76 websites shut in crackdown on piracy
Updated: 2006-02-15 20:07
China on Wednesday said a four-month campaign had resulted in 76 Web sites
Chinese residents surf the web at
an information technology fair in Shanghai, April 27, 2004.
Ofiicials said that since September, 172 cases had been investigated --
including 14 after requests from overseas companies -- and 76 had been shut
"Internet copyright infringement activities have been increasingly rampant, "
Yan Xiaohong, deputy director of the National Copyright Administration, told a
"It has severely disrupted the music, film and software markets," he said.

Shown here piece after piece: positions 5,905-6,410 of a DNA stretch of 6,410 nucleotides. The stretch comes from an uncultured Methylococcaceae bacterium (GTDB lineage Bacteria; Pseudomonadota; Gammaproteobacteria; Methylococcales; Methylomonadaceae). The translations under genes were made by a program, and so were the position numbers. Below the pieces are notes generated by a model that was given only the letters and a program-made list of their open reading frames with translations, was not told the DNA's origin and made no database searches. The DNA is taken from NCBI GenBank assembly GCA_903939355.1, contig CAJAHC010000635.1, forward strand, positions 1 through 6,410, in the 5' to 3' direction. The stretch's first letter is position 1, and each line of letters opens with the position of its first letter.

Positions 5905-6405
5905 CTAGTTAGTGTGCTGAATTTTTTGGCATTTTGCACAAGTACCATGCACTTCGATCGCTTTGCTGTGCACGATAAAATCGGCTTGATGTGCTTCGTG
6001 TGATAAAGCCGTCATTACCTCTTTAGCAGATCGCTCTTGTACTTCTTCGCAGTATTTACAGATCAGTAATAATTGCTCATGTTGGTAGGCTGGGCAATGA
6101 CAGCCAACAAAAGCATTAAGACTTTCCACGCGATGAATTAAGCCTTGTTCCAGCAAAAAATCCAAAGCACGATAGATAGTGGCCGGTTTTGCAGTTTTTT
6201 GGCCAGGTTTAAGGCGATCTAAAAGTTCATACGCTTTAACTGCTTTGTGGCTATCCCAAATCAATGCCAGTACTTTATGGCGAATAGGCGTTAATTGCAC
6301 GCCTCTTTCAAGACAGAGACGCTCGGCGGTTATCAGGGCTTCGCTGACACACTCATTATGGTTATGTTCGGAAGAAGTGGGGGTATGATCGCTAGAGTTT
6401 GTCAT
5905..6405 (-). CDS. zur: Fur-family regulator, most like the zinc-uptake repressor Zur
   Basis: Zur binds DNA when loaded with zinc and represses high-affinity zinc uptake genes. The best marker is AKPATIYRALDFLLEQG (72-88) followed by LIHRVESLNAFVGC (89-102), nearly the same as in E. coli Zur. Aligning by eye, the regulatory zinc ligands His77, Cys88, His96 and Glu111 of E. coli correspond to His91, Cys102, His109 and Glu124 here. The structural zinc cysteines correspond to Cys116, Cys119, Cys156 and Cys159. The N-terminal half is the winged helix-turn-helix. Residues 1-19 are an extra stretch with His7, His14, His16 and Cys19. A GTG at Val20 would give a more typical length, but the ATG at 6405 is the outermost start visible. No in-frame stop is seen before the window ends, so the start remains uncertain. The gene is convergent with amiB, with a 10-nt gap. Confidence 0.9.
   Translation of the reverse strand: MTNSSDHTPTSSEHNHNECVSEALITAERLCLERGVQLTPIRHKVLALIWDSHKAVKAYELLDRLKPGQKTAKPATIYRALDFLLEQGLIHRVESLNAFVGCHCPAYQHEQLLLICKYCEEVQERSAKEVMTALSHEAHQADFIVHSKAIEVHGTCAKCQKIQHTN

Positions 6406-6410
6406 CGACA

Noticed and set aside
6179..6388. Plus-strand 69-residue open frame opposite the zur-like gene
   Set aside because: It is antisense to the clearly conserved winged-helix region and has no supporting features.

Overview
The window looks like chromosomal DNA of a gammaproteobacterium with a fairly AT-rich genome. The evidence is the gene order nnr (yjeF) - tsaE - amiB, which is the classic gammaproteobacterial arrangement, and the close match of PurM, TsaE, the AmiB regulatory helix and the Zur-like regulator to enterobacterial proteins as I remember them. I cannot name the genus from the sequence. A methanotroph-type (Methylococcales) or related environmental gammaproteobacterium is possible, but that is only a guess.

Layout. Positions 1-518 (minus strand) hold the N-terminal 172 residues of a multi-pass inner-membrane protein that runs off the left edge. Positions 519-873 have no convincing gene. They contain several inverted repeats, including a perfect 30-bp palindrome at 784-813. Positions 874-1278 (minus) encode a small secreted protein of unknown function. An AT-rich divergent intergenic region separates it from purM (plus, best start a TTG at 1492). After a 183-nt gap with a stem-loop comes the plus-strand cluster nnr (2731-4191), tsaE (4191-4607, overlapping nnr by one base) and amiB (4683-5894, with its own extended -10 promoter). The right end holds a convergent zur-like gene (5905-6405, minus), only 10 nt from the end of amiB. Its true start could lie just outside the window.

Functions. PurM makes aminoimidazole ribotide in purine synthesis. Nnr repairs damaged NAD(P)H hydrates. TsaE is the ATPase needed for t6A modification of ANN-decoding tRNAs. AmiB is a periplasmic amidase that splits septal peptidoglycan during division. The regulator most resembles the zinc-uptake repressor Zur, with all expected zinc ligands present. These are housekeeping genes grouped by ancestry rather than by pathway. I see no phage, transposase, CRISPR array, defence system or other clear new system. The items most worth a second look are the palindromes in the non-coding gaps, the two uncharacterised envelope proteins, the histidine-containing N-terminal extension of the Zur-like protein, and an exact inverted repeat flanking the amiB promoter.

Pirated music, movies and software are also sold openly on Chinese streets, a
major irritant in trade relations with the United States.
Official figures show China now has about 700,000 Web sites and 110 million
Internet users, making it the world's second largest Internet market.
U.S. Trade Representative Rob Portman said on Tuesday that China's failure to
enforce intellectual property rights was helping inflate the huge U.S. trade gap
with China, which hit a record $202 billion last year.
Yan said on Wednesday that China was considering signing two new
international treaties to help fight digital piracy.
China has tried to appease the outside world with several crackdowns, tougher
law enforcement and new legislation plans -- in September, a Beijing court
ordered Chinese Web search giant Baidu.com Inc. to stop directing users to Web
sites offering peer-to-peer swapping of uncopyrighted music.
But analysts said the intermittent campaigns would not resolve the billions
of dollars lost to Chinese piracy as claimed by Hollywood.